Larteh was also an important Trade Outlet. This phase of Akwamu expansion provided the resources in wealth and manpower to enable her embark on other ventures. Some Southern Akan Groups near the Guan Communities and the foothills of the Kwahu Scarp were also brought under Akwamu suzerainty. Between 1677 and 1681, Akwamu embarked on the conquest of Accra. Two sets of considerations went into the Akwamu decision. The first was the Akwamu was the Economic. By the 1670's, Accra gained the reputation of terminus for Trade Routes from Asante, Akyem and Western Plains of the Middle Volta.According to Wilks, Accra handled about a quarter of the "Overseas Trade" in gold of the whole country. Five European Nations, namely, PortugalHollandEngland,Sweden and Denmark converged in Accra to participate in the trade in gold and slaves. The second set of considerations was military/ Political. After establishing her authority over the Akuapem area and up to the foothills of the Kwahu Scarp, Akwamu could expand in three main directions, North West, South West, or South. To the North West was Akyem.While Akyem's neighbours feared and respected Akwamu, Akyem did not. Akyem grew into an equally strong state and could easily thwart any Akwamu expansionist moves. To the South was the confederation of Fanti States. The Fanti were considered the second in the military power to Akwamu among all the Coastal States. In fact some of the literature refers to Akwamu as both aForest/ Inland state and as a Coastal state. The only option left to Akwamu was expansion southwards. Under the able leadership of Akwamuhene Ansa Sasraku II, Akwamu launched an attack against Accrain1677. The immediate cause of the attack was an opportunity for the Akwamu to realise their long-term military goals.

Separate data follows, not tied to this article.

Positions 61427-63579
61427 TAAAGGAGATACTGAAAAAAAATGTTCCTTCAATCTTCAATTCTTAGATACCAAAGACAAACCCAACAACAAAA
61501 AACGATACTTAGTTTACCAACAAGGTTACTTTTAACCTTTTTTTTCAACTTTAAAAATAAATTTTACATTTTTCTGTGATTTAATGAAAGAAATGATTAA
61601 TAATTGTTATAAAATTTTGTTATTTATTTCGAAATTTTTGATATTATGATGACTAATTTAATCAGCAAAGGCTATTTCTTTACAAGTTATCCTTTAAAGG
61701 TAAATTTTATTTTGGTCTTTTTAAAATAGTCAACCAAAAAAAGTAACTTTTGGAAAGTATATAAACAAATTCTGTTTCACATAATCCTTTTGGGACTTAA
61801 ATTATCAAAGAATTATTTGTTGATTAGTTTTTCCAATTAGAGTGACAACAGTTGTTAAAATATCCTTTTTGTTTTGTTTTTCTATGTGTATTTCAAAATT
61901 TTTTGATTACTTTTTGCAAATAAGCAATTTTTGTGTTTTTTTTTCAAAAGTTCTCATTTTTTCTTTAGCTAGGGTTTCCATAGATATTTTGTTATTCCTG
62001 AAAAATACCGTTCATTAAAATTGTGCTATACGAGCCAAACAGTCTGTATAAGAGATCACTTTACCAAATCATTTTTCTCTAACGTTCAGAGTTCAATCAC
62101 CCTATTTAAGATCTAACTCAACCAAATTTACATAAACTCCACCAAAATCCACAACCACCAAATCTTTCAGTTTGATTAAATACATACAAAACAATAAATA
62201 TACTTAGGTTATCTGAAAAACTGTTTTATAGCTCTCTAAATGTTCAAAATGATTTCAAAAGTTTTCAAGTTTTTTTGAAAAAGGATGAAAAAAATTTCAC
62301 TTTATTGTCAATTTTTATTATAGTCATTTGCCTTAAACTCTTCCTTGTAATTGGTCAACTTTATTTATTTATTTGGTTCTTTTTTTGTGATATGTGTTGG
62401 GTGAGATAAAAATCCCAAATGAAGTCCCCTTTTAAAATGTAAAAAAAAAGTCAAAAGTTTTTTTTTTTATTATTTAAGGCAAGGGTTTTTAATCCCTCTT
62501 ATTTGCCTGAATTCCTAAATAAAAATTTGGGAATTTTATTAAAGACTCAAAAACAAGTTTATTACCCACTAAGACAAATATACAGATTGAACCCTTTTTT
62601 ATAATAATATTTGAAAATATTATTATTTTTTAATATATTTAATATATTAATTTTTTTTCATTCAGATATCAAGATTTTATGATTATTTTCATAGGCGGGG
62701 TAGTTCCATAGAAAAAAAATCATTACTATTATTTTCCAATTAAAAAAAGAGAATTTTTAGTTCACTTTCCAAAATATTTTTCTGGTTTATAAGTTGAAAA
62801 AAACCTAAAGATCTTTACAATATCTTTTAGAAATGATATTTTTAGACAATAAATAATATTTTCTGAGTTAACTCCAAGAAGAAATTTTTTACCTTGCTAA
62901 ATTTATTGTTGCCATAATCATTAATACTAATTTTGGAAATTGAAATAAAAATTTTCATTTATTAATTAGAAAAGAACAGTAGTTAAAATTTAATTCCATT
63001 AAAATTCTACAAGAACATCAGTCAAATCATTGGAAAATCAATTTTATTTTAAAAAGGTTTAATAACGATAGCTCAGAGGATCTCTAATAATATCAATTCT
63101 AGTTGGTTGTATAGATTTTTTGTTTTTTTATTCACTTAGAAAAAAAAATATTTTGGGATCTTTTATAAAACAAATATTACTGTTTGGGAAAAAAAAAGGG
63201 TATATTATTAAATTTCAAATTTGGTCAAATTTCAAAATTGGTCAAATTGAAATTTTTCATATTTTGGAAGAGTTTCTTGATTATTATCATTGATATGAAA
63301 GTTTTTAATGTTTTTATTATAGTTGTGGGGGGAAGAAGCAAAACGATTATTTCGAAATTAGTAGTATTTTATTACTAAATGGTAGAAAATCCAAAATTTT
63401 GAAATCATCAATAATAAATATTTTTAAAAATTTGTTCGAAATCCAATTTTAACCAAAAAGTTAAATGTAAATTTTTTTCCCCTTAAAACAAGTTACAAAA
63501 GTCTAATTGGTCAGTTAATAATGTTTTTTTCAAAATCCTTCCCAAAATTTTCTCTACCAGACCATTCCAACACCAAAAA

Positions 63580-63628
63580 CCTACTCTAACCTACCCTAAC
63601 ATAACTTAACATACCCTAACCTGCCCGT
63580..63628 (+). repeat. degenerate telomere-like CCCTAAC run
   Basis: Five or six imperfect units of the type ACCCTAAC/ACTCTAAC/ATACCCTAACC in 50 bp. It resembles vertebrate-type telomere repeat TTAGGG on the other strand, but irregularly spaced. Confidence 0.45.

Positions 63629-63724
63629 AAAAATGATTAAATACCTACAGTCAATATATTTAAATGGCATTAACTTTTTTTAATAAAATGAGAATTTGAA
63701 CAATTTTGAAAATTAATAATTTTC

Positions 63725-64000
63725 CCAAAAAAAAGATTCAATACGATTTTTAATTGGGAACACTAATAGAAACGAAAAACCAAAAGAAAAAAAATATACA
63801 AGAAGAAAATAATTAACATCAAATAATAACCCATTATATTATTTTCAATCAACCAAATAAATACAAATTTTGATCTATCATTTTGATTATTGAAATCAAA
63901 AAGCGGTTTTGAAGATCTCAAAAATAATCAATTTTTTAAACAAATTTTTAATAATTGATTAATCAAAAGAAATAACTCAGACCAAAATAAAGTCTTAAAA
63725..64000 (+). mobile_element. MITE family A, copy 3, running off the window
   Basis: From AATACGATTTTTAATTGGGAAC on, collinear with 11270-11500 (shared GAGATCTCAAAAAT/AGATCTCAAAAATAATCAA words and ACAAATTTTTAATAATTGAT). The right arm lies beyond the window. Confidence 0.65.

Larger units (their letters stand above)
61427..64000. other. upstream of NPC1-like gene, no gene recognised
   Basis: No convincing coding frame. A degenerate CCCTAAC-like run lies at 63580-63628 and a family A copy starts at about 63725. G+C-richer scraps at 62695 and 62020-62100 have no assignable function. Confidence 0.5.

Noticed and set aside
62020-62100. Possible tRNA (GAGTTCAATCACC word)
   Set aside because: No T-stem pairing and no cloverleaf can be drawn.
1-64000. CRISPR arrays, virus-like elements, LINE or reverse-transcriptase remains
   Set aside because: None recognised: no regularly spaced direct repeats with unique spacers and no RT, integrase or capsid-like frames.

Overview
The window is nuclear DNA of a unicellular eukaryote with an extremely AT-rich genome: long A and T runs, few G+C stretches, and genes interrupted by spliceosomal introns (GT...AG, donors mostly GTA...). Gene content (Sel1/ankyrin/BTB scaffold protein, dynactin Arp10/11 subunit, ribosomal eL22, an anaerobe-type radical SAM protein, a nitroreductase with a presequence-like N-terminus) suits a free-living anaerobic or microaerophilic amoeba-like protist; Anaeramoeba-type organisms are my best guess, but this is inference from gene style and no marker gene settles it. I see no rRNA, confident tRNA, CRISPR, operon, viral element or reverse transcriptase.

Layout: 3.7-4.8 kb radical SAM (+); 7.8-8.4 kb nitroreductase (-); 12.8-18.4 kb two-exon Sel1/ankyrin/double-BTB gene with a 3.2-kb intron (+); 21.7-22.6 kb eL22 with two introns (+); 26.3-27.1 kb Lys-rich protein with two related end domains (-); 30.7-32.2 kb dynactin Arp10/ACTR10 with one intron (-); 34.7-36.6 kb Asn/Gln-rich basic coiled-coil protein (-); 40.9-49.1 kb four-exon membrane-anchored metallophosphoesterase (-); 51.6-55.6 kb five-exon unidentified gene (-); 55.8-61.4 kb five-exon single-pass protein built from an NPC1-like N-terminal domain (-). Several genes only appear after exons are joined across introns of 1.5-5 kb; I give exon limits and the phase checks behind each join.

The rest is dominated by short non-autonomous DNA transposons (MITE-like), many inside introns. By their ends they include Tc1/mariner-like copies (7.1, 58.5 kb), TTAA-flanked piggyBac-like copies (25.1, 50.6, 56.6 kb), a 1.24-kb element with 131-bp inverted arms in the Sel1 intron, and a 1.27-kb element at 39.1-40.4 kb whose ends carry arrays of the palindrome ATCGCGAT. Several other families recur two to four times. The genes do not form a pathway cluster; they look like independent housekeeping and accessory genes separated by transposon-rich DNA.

Akwamuhene Nana Kwafo Akoto III sittung majestically in state
A prince was sent to the Accra coast to learn the ways of the European trade and the Portuguese language, which was the lingua franca" of the coast until the late 18th century. The Gas, according to their custom, circumcised the prince and this was contrary to Akwamu custom. It meant that the prince would not succeed to the Akwamu stool. The Akwamus demanded the prince's forestin, and the Accra's were unable to meet this demand. Akwamu launch the offensive first against "Great Accra "the capital at Ayawaso. King Okai kwei resisted, and he was captured together with his eldest son and beheaded. The capital was sacked and burnt. The second offensive was directed at the Beaches, where the trading Companies were established. Ofori a younger son of Okai kwiei had escape with his mother to" Small Accra "and he assumed leadership over the Accrapeople. He asked for Danish, Dutch and English help. When the Akwamus attacked Osu they realised that the" Guns of Christian Borg were active and ready to protect the gas, they therefore returned home.
Between 1680 and 1681, the Akwamus attacked "Small Accra" again.Accra and Osu were burnt and refugees fled to little pope and Whydah. King Ofori fled to Afutu, where the Danes in Fort Fredricksborg offered him protection and support. Eventually he retired to little Popo.
Not long afterward, Akwamus launch a third attack. Accra became aTributary Province of the Akwamus for about 50years. Akwamus came to enjoy economic benefits and enjoy economic benefit s and to also influence Accra `s social and political structure. From Accra, Akwamu received fixed source of revenue such as the rent s from the forts and the tolls from sources of revenue such AKwamu gained direct access to the trade in gold and local merchants monopolised the trade. They acted as Middleman between the Europeans and the inland people.
                             Female figure on a gourd,Akwamu art

Between 1646 and 1681, Akwamu also conquered the Ga-Adangme state of Ada, Kpone, Osudoku, Ningo, Prampram, Shai and Lodoku. Lodoku stretched from Agava in the Volta side to Tema. The Agona state was also overrun by the Akwamu. The expansion of Akwamu continued after the deaths of Ansa Sasraku the first and second Kings Addo, Basua and Akwonno undertook a series of military campaigns and won more territories.